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Subject: RE: (DHS) Coming Soon To Your Cell Phone: Text Emergency Alerts

And I suspect not a standard in use or in sight. Please correct me if I am wrong!
Coming Soon To Your Cell Phone: Text Emergency Alerts


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The Homeland Security Department has begun updating the Cold War-era Emergency Alert System following an executive order issued last month by the White House. One of the new requirements of the system is the capability to deliver messages based on an individual's geographic location.

The Federal Emergency Management Agency conducted a series of tests earlier this month with 24 public television stations across the country that showed how they could use digital television broadcasts to disseminate public alerts to traditional broadcast outlets as well as wireless devices, cable TV channels and satellite radio.

In addition, a Federal Communications Commission meeting Aug. 3 is expected to address the role of the wireless industry in the new alert system. Depending on the final conclusions, cell phones and other wireless devices could become the newest way for the government to deliver critical information after a natural disaster, terrorist attack or even a serious traffic accident.

One company hoping to cash in on the new requirements is Manassas, Virginia-based SquareLoop Inc., which has developed a location-based messaging system for wireless devices.

In February and March, SquareLoop tested its system with the City of Manassas, delivering messages - including evacuation information, Amber alerts for missing children and traffic congestion updates to specific geographic locations within city limits - to 30 volunteer emergency responders on their Motorola and RIM Blackberry phones on the Sprint iDEN network.

Click image to enlarge.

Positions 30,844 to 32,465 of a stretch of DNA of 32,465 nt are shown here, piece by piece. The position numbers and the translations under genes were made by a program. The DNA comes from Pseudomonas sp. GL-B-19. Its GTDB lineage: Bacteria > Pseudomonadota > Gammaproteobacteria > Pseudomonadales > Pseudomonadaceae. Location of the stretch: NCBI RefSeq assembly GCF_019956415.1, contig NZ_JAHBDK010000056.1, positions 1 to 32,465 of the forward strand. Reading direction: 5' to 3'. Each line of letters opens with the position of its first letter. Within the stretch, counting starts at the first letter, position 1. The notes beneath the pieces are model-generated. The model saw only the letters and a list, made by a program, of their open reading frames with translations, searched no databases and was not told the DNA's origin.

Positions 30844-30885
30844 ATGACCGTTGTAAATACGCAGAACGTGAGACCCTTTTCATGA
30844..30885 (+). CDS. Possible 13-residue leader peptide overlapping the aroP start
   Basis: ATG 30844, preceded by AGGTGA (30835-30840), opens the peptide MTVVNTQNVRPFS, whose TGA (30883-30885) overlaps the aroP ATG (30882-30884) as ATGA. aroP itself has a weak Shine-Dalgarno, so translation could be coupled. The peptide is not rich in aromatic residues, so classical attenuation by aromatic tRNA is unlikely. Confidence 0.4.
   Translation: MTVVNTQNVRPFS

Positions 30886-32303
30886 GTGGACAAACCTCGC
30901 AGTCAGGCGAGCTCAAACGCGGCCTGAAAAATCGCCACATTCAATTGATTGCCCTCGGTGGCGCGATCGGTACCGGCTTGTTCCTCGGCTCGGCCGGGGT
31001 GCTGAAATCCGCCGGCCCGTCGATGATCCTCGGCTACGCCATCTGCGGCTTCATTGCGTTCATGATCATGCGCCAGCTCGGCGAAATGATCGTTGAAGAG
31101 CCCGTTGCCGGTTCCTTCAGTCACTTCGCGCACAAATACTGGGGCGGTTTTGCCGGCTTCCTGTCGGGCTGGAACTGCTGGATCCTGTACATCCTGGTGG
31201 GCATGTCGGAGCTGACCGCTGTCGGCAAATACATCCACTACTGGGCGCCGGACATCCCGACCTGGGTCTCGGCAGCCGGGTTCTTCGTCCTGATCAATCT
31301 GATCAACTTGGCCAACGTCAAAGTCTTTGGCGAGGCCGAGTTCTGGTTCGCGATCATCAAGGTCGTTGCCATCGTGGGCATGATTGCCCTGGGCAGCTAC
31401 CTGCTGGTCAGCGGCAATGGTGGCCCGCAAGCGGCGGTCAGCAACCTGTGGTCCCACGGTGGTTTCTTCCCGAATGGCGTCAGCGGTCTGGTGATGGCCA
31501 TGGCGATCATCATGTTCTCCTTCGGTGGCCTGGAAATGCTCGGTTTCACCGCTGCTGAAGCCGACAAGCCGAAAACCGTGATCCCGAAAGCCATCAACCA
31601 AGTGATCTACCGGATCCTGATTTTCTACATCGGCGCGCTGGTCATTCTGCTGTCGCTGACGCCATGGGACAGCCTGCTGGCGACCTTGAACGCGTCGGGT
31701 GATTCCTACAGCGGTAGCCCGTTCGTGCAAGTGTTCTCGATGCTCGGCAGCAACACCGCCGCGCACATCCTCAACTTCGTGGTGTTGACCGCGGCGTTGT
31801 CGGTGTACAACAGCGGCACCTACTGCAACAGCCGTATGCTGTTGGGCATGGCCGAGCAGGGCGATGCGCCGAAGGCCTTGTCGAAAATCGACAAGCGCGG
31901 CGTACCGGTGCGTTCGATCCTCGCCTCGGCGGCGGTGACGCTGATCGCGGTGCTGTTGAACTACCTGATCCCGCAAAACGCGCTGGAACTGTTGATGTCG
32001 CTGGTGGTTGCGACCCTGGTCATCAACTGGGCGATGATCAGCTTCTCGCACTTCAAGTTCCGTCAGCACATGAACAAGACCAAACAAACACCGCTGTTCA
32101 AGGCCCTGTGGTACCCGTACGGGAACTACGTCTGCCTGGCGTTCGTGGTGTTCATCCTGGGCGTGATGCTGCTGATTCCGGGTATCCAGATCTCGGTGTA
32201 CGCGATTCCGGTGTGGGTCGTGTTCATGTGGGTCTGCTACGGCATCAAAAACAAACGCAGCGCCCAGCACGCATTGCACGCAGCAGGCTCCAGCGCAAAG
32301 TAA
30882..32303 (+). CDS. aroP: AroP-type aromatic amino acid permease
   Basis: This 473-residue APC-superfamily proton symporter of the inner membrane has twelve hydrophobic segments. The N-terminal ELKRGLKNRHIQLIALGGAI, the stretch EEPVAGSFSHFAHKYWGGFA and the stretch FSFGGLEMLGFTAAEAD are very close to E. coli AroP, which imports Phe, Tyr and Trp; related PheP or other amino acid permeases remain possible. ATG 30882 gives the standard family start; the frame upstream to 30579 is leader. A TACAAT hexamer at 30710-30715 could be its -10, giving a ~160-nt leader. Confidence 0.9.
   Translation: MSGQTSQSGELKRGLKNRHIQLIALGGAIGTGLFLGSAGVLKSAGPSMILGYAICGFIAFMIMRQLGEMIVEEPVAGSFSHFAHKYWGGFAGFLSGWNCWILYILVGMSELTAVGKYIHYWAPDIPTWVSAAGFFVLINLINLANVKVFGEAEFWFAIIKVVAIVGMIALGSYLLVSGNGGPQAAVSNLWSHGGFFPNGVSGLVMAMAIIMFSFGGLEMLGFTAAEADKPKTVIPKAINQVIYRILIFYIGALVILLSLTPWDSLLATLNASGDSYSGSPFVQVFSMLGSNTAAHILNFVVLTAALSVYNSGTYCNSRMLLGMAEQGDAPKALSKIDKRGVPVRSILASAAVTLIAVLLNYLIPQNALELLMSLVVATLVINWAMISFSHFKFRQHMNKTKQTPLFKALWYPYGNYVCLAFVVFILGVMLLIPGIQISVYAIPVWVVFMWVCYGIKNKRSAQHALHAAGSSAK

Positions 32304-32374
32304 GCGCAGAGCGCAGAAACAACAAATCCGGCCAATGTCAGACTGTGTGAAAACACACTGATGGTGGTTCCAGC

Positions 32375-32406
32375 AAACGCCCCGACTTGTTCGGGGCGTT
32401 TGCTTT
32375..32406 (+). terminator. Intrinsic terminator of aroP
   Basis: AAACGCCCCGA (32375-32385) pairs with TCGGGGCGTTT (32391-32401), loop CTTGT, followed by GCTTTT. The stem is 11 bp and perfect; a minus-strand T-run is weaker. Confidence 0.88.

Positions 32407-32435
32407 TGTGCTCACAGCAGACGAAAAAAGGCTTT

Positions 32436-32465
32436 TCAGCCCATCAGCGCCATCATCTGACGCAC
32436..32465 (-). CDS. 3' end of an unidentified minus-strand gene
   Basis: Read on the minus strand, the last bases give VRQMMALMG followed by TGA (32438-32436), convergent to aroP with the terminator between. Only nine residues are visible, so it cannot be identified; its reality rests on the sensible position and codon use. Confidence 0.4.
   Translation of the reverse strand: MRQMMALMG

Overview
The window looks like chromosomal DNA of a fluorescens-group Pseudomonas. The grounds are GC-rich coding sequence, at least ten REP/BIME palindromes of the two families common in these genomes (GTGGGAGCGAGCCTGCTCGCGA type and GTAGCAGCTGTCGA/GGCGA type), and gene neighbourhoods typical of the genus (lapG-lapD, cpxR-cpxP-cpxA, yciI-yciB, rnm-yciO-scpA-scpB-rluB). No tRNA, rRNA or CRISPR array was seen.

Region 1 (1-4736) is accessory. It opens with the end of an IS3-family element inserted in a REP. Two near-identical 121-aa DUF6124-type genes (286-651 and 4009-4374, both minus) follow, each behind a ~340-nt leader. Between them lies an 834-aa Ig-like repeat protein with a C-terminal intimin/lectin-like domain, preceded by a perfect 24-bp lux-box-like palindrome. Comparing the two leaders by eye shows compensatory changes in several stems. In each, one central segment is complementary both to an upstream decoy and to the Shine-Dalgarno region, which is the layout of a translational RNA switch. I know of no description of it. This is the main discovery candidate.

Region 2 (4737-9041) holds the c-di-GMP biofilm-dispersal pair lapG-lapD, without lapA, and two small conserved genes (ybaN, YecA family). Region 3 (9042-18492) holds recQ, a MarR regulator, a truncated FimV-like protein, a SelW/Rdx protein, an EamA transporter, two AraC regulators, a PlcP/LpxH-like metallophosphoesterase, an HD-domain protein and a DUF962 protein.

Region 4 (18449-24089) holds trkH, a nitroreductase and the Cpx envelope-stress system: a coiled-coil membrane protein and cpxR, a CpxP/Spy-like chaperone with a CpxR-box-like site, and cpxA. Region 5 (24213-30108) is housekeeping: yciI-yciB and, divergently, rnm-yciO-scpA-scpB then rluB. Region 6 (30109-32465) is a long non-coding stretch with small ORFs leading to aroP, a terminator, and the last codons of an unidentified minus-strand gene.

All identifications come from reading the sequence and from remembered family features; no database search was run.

Two things distinguish SquareLoop's technology, according to COO Joe Walsh. Messages are delivered based on geographic location without physical tracking, and they arrive with their own unique tone to differentiate them from other text messages.

On top of that, SquareLoop can send messages in multiple languages and uses text to speech conversion software to deliver a message to a disabled person as an audio file - two requirements stated in last month's executive order by the White House. The company also scrapped the 140-character limit to include more information inside an alert.

Walsh insists SquareLoop is mindful of personal privacy because the company doesn't track a person's location. Instead, it relies on an application downloaded on the phone and the phone's wireless receiver to filter messages, which contain a target location and time frame. The phone then determines if the message applies.

"We don't need to know where someone is because we're pushing all that out to the edge of the network, really out to the cell phone," Walsh says.

In response to a traffic accident or a biological agent release, SquareLoop can send messages only to those people in the vicinity of the affected area, even days afterward. Emergency response teams can designate, on mapping software, the area in which a given message applies. For those outside that location, the message is archived in case they enter it later.